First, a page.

© Geoff Howe/Canadian Press
On Nov. 28, Ellen Milley posed with fragments of a 10-tonne meteorite she found in a small pond approximately 40 kilometres from Lloydminster, Sask.
Researchers who found chunks of a meteorite in Saskatchewan last November believe they're getting close to answering a key question: where in space did it come from?

University of Calgary graduate student Ellen Milley, who was part of the team that found space rocks in an area known as Buzzard Coulee southeast of Lloydminster, was at the University of Saskatchewan in Saskatoon Monday to talk about what the team has learned.

So far, it looks like the meteorite didn't come from the asteroid belt beyond the orbit of Mars, she said.

The road to reaching that conclusion began when the space rocks fell Nov. 20.

It was a night when hundreds of people across Western Canada witnessed a spectacular fireball across the sky caused by the estimated 10-tonne rock.

Video surveillance cameras at motels and gas stations captured the flashes of brilliant light and the shadows they cast. A week later, Milley was part of the team led by U of C geologist and geophysicist Alan Hildebrand at Buzzard Coulee. It was she who spotted the first meteorite fragment in a frozen pond.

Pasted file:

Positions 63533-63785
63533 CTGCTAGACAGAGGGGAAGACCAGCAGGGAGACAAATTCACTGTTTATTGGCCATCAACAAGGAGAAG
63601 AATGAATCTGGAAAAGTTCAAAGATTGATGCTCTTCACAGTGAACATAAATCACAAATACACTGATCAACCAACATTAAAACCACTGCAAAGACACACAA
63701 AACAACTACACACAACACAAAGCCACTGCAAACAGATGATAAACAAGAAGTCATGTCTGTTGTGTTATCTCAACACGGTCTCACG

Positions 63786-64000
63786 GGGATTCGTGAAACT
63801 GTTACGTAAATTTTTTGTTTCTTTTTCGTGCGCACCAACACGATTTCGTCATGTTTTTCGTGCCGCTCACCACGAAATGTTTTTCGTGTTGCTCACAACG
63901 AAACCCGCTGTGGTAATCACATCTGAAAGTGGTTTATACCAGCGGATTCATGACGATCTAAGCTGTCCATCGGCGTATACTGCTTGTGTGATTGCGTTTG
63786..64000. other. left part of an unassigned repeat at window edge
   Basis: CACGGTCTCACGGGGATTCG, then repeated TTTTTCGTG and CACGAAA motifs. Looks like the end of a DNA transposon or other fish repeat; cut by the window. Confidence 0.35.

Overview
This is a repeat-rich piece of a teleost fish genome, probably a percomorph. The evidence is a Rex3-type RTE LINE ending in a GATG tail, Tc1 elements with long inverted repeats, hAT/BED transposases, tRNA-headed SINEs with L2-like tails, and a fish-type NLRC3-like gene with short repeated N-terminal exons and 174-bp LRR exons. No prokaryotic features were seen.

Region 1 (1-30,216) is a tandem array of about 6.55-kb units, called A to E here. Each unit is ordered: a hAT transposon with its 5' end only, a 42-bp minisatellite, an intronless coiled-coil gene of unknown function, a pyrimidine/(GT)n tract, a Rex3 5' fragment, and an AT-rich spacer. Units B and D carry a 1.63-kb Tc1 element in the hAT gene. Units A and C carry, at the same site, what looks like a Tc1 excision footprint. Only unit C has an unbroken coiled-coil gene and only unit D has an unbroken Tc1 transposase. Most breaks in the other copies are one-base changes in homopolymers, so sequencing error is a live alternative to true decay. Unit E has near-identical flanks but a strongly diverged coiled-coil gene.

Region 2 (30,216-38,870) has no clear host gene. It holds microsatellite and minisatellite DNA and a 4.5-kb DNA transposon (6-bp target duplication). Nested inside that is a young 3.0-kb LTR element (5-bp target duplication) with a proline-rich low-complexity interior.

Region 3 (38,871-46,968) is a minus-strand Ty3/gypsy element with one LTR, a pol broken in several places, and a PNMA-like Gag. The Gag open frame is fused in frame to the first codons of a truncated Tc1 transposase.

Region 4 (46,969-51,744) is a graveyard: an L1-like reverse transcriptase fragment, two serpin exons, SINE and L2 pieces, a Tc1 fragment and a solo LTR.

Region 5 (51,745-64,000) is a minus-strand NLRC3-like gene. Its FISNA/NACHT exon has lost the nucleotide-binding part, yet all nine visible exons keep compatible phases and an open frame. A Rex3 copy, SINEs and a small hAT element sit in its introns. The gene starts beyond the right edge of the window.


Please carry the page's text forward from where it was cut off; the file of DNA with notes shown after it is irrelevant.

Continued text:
Later, she studied the flashes and shadows from the various surveillance and amateur videos.

She used the information to plot the fireball's path as it fell to Earth and then tried to figure out its orbit.

Milley's tentative conclusion, which she discussed in Saskatoon Monday, was that it didn't look like the space rock came from beyond the orbit of Mars.

"It looks like it's a very kind of tight inner solar system orbit," she said. "It's not something that's extended into the asteroid belt."

If she's correct, it would be the first time researchers have found debris from a meteorite so close to Earth, Milley said.

In terms of the composition, Milley and her colleagues have determined it's a relatively common type of meteorite with a high iron content.

However, there is still much more to learn about it, they say.

More than 100 fragments have already been recovered, but this spring, researchers will be resuming their search for more.

They'll be scouring the fields around Buzzard Coulee in search of an estimated two tonnes of rock that are believed to be studding the ground.